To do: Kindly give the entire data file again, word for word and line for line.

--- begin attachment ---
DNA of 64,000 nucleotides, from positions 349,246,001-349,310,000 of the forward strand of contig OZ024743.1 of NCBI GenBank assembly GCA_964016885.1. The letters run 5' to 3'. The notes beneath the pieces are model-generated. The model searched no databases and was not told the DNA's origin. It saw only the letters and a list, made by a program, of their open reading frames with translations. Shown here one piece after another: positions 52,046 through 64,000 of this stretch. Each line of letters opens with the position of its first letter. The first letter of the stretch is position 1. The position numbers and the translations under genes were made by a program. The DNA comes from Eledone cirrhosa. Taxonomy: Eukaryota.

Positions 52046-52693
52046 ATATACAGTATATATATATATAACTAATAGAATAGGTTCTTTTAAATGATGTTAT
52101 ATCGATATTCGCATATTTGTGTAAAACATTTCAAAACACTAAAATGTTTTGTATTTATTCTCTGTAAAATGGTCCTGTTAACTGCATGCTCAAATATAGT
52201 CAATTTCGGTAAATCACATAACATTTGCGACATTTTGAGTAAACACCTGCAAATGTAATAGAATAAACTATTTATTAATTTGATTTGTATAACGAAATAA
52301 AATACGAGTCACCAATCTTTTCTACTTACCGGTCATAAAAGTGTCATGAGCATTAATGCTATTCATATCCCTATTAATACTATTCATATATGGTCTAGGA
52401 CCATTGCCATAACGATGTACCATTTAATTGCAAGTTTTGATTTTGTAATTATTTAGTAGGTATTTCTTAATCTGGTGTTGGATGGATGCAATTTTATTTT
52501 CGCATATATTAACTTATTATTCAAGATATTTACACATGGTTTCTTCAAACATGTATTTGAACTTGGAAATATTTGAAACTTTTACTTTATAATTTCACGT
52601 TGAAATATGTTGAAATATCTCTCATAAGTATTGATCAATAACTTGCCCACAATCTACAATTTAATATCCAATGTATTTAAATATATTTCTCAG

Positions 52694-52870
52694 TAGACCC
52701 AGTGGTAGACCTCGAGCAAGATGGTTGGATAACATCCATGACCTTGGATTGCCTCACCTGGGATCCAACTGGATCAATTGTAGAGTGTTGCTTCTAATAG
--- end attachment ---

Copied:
DNA of 64,000 nucleotides, from positions 349,246,001-349,310,000 of the forward strand of contig OZ024743.1 of NCBI GenBank assembly GCA_964016885.1. The letters run 5' to 3'. The notes beneath the pieces are model-generated. The model searched no databases and was not told the DNA's origin. It saw only the letters and a list, made by a program, of their open reading frames with translations. Shown here one piece after another: positions 52,046 through 64,000 of this stretch. Each line of letters opens with the position of its first letter. The first letter of the stretch is position 1. The position numbers and the translations under genes were made by a program. The DNA comes from Eledone cirrhosa. Taxonomy: Eukaryota.

Positions 52046-52693
52046 ATATACAGTATATATATATATAACTAATAGAATAGGTTCTTTTAAATGATGTTAT
52101 ATCGATATTCGCATATTTGTGTAAAACATTTCAAAACACTAAAATGTTTTGTATTTATTCTCTGTAAAATGGTCCTGTTAACTGCATGCTCAAATATAGT
52201 CAATTTCGGTAAATCACATAACATTTGCGACATTTTGAGTAAACACCTGCAAATGTAATAGAATAAACTATTTATTAATTTGATTTGTATAACGAAATAA
52301 AATACGAGTCACCAATCTTTTCTACTTACCGGTCATAAAAGTGTCATGAGCATTAATGCTATTCATATCCCTATTAATACTATTCATATATGGTCTAGGA
52401 CCATTGCCATAACGATGTACCATTTAATTGCAAGTTTTGATTTTGTAATTATTTAGTAGGTATTTCTTAATCTGGTGTTGGATGGATGCAATTTTATTTT
52501 CGCATATATTAACTTATTATTCAAGATATTTACACATGGTTTCTTCAAACATGTATTTGAACTTGGAAATATTTGAAACTTTTACTTTATAATTTCACGT
52601 TGAAATATGTTGAAATATCTCTCATAAGTATTGATCAATAACTTGCCCACAATCTACAATTTAATATCCAATGTATTTAAATATATTTCTCAG

Positions 52694-52870
52694 TAGACCC
52701 AGTGGTAGACCTCGAGCAAGATGGTTGGATAACATCCATGACCTTGGATTGCCTCACCTGGGATCCAACTGGATCAATTGTAGAGTGTTGCTTCTAATAG